The Administrative State Goes Global
Forthcoming in Michael A. Helfand ed. ‘Negotiating State and Non-state Law: The Challenges of Global and Local Legal Pluralism’ (Cambridge University Press, 2015)
57 Pages Posted: 20 Feb 2015
Date Written: February 20, 2015
The emergence of global norms of administrative law reshapes the administrative state. The integration with the global arena requires the state to forgo some of its regulatory powers. The article maps the various mechanisms through which transnational regulatory processes intervene in the local realm, reshaping the contours of domestic administrative law (part I). To analyze these processes we develop an analytical schema that captures the distinct impacts of global administrative law on the domestic level. This schema distinguishes between three forms of influence: the substitution of domestic administrative discretion by global standards, the emergence of universal standards of administrative due process, and the globally inspired transference of enforcement responsibilities. We focus in particular on the emergence of universal standards of the administrative process. Here, we address the fact that beyond the particular norms generated by global bodies, transnational norm-production processes also establish basic standards of procedural and institutional integrity, which together form an emerging body of universal administrative law. By standards of procedural and institutional integrity we refer to those rules that regulate the procedure and structure through which decisions are being made. These include both due-process rules, which focus on the fairness of the administrative process, and perfecting rules, which seek to improve the decision outcome in terms of some overarching principle. We adopt a pluralistic approach by highlighting the diverse sources and paths through which global law influences the domestic realm. In part II of the article we proceed to examine the normative challenges posed by these processes of transnational rule making. We criticize the hidden ideological agenda of this transnational legal body, highlighting especially its propensity to neo-liberal, capitalist ideas. This bias undermines any attempt to ground the legitimacy of global administrative law on some universal rationality. Next we discuss the problematic posed by the fragmented accountability regimes that characterize today’s global legal system. This fragmentation calls into question the legitimacy of global administrative law by exposing the lack of efficient control mechanisms on both the domestic level and the global level. Finally, we examine the democratic challenge posed by the expanding influence of universal administrative law norms. These reflections question the legitimacy of the new body of globalized administrative law and point to the need to adapt our democratic practices to this new reality. In this context our analysis departs from the global constitutionalism literature by focusing on the potential of administrative law for democratic innovativeness.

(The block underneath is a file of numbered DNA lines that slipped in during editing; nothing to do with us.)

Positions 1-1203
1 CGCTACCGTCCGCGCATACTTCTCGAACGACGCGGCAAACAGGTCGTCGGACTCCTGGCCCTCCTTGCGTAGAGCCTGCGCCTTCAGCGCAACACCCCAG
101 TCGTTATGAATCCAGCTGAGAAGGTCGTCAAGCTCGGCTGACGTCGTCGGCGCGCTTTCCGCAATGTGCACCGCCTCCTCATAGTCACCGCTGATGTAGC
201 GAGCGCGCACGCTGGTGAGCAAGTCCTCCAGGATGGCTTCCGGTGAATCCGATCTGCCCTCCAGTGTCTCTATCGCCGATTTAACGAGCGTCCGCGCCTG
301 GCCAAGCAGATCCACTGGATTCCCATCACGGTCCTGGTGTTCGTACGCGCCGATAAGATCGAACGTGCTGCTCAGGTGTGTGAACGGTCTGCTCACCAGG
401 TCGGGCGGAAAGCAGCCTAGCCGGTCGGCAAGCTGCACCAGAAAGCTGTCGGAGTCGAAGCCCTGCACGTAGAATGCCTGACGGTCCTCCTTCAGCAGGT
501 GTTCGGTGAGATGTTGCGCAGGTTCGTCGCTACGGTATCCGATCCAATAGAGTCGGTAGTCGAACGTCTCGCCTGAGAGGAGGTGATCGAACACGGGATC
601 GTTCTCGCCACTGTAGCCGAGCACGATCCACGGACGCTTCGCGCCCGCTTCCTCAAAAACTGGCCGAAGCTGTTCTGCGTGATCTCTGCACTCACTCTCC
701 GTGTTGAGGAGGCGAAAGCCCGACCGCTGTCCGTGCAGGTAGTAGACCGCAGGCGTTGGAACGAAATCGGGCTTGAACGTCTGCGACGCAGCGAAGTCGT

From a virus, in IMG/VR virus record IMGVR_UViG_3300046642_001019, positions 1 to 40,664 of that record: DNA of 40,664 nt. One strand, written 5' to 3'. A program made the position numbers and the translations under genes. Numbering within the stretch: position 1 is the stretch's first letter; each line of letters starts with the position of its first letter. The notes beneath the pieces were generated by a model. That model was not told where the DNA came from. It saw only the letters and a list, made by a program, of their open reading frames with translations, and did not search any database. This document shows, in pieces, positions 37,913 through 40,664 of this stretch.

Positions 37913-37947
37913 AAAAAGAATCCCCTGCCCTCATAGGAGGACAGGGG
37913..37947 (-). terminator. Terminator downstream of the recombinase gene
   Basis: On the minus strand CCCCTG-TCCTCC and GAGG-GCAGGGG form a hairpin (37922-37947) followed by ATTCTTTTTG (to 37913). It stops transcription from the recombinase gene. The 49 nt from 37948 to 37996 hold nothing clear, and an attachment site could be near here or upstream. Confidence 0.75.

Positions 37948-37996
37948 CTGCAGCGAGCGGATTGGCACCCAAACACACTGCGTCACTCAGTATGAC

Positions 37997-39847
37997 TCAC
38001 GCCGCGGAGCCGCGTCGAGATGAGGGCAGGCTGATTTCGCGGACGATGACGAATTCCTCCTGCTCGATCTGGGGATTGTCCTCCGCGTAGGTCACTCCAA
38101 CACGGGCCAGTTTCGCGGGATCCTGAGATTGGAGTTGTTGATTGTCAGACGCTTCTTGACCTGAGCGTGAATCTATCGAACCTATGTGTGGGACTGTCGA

Keywords: global administrative law, transnational regulation, WTO
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